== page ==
I found the article in salon.com to be very interesting. It was shocking to hear that the judge in Montana claimed that the 14-year old young girl was in as much control of the situation as her 49-year old rapist. It doesn’t make the crime OK because the girl was 14 years old; no matter how old you are rape is not acceptable. It’s shocking to hear the judge reduced the rapist’s sentence from 15-years to 30 days. The trauma that these young girls go through at such a young age is heart breaking and for their rapists to get off because the young girl is considered almost equally guilty is ridiculous. A judge should not say that because she’s old enough to give consent, it’s no longer the rapist’s fault. In all, this article was truly eye opening and I strongly protest against any judge who uses age in a way to justify rape.
Okay so.. It was terrifying to admit to you all about that pageant, but it had to be done. Hi, my name is Jayde Rose and I’ve been in a ‘beauty pageant’. I am a privileged, young, white woman who does indeed love make up, shoes, and LOTS of clothes. Hopefully someday I’ll get married and have 5 (maybe 6 or 7) children. Some of my favorite TV shows are Say Yes To the Dress and Gossip Girl. And while all this may be settling off alarm bells and red flags in your head I would also like to say that I AM A FEMINIST! I worked three jobs in high school so I could support my own interests, someday I really want to adopt children from India or Cambodia, and some of my #1 career interests involve the oppression of women. Yet when I admit to appreciating any of the “girly” things in life I am immediately shoved into the same Barbie box on the shelf that most feminists claim they are attempting to eliminate… SO WHY ARE YOU SHOVING ME BACK INTO IT?!?!?!?! I thought feminism was about equality and eliminating oppression and stereotypes, so why am I so readily stereotyped against because of who I was born to be? I met girls at this pageant who blew my mind.. They’re going to be doctors studying at Harvard, they’ve been to World’s for skiing, they’re accepted into military academies on the East Coast, they have GPAs of 4.5, and they want to work to make the world a better place. In my small hometown of 6,000 people we have a past Miss America. It was the year of her crowning that feminists protested outside the building, at times getting violent. Today she is always smiling, volunteering 6 days out of the week to work one on one with mentally and physically handicapped elementary schoolers. Without her many of them would be unable to move past the 5th grade. Why must we insist upon tearing each other down instead of building each other up for our many strengths and talents? My name is Jayde Rose, I am a woman, a pageant contestant, an Honors scholar, a sorority girl, a writer, an artist, a horseback rider, a Christian, a book worm, a soccer player, and a feminist. But don’t box me up, because I’m NOT a Barbie.
At first, I was going to post about the readings from last week and the week before last, but I saw everyone else posting videos and such. And I was saving this for show and tell, but I figured I might as well show it now.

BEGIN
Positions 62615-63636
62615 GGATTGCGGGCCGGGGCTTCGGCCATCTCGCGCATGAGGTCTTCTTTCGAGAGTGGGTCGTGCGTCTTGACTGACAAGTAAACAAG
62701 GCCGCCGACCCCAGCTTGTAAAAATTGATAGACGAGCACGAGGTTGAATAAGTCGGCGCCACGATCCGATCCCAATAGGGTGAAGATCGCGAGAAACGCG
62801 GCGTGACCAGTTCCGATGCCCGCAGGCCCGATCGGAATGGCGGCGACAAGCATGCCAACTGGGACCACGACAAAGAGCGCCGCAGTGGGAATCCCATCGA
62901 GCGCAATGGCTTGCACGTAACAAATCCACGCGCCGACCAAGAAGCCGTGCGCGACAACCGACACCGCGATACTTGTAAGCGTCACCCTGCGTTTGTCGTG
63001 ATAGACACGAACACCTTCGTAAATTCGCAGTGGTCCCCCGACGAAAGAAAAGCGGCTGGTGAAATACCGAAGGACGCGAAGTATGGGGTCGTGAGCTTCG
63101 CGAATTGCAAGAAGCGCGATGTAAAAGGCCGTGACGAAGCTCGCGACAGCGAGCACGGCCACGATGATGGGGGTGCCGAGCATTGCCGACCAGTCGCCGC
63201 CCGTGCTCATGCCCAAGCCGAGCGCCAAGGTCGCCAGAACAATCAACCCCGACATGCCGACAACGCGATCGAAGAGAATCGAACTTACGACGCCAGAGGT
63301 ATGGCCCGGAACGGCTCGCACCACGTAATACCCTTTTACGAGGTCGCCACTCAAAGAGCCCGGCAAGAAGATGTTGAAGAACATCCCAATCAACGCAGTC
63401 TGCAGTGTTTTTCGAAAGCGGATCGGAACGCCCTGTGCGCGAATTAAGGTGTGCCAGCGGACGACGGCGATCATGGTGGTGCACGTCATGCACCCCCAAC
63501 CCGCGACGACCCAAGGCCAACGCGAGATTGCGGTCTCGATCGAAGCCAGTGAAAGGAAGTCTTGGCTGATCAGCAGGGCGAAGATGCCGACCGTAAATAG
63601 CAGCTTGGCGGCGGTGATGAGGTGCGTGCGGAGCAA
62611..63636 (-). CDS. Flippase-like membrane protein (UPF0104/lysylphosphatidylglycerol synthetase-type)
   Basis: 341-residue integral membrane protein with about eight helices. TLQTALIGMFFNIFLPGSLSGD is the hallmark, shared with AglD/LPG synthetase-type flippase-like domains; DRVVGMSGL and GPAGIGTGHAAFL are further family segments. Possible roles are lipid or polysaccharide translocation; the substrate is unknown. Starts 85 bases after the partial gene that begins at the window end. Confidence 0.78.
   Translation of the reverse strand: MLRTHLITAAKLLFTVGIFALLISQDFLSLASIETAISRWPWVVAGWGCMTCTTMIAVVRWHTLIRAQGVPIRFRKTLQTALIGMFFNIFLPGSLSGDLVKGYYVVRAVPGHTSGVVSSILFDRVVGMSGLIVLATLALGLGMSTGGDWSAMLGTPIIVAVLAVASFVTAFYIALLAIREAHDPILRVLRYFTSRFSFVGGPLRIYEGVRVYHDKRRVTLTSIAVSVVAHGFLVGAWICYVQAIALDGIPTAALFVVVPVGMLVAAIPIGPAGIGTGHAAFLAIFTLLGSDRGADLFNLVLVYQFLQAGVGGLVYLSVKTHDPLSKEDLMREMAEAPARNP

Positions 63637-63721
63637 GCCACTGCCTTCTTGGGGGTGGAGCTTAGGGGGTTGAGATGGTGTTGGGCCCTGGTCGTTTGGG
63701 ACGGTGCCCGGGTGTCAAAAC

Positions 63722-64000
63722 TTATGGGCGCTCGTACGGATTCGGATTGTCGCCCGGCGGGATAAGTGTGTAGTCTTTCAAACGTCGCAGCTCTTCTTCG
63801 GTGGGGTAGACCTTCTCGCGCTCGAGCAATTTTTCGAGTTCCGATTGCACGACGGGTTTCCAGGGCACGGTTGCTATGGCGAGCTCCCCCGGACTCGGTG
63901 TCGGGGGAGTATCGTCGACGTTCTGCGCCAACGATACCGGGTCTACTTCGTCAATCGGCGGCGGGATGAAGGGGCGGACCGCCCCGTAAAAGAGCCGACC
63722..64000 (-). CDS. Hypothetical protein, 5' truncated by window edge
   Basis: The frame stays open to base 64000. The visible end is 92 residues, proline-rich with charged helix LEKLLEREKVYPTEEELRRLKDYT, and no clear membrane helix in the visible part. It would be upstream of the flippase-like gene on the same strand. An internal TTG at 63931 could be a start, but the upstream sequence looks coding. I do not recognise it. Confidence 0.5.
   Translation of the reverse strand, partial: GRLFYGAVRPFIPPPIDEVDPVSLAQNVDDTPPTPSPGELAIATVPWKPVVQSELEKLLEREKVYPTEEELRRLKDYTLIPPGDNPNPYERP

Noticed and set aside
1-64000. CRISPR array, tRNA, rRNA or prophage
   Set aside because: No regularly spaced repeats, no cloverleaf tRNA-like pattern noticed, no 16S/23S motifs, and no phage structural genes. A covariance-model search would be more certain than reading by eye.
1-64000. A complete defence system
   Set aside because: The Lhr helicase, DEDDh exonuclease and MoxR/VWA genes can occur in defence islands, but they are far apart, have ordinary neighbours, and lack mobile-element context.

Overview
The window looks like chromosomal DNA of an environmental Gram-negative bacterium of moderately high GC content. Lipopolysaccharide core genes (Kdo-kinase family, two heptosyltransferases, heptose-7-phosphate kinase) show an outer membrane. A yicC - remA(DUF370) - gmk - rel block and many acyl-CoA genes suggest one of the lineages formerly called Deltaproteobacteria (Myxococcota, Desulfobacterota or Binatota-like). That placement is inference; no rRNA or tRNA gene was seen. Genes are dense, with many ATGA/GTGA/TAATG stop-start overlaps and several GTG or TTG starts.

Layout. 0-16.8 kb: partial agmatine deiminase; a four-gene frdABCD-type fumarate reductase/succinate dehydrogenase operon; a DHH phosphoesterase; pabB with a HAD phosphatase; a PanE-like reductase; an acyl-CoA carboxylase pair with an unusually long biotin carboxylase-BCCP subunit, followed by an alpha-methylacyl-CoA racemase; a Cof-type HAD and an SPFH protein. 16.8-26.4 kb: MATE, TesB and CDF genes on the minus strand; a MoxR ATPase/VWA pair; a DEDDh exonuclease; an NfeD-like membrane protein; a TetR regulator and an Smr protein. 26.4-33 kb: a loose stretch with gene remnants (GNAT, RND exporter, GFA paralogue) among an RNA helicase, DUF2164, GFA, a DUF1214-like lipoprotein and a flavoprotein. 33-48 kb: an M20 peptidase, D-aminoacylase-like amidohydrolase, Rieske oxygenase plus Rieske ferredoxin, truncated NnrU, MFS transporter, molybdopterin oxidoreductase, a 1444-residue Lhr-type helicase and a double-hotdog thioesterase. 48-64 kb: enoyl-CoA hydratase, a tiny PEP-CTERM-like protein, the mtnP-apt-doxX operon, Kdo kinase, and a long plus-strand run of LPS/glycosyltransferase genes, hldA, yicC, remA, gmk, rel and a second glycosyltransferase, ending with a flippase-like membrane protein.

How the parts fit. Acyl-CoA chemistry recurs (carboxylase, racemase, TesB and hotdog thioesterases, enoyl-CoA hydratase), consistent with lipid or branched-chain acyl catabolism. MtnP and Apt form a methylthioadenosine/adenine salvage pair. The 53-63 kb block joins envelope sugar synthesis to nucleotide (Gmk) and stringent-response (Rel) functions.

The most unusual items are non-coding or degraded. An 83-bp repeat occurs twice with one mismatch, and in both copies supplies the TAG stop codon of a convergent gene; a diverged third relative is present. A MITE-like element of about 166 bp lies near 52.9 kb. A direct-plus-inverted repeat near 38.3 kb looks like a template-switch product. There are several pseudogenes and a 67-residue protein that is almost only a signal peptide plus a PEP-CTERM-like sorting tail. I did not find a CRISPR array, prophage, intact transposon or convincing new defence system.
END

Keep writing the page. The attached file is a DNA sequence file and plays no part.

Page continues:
This video is basically reversing the gender stereotypes at the gym. I don’t know how to explain it more than that.
This is a really interesting article I found on Stumleupon. It was written by Byron Hurt and was published in the Root. It gives a really interesting look in the male feminist perspective.
I’ve been reading a lot of Maya Angelou’s work recently and came across one of my favorite poems of hers, “Phenomenal Woman”. I feel that it’s very empowering, so if you haven’t heard it or read it already, you should listen to her recite it.
I know we’re going to talk about this song later in the semester, but I’ve seen this video so many times I felt as if I should share. Should definitely give it a watch.
So I’m not really sure how this relates to Women’s studies, but I always love looking at pictures of designers fall lines during fashion week. My favorite part about being a women is expressing yourself though fashion. Even though most of us don’t look like models, I still enjoy watching fashion shows. This pictures of the Burberry show from today.
So I just saw Miss America 2013 crowned; Miss New York! So I’ll admit that I don’t take those girls seriously. At all. I mean granted its gotten better trough the years, and now there is a talent competition and the questions are usually pretty good, but I think its a beauty pageant. I for one can’t stand watching a bunch of seemingly intelligent and talented girls sway with vapid expressions and caked on makeup; don’t even get me started on the swimsuit competition. Don’t get me wrong! If you got if, flaunt it! But it drives me crazy to know that there are bunches of girls out there thinking; “There’s something wrong with me. I don’t look anything like that.” And there are plenty of people out there who just watch it for a bunch of scantily clad beautiful women. I feel like Miss America should have feature the real women of America. The hard workers who truly represent what America is supposed to be about; opprotunity and hard work. Not spray tan, formal gowns and swimsuits. Because what does that say about America? Beauty will get you places in life. But beauty is only skin deep. And there were plenty of talented women, intelligent, hard working girls on there. I guess what I’m trying to articulate is I want more of questions, talents, and finding out about who these women are; not what they would look like in underwear. More substance, because as a woman, I want to be valued more for who I am, not what I look like.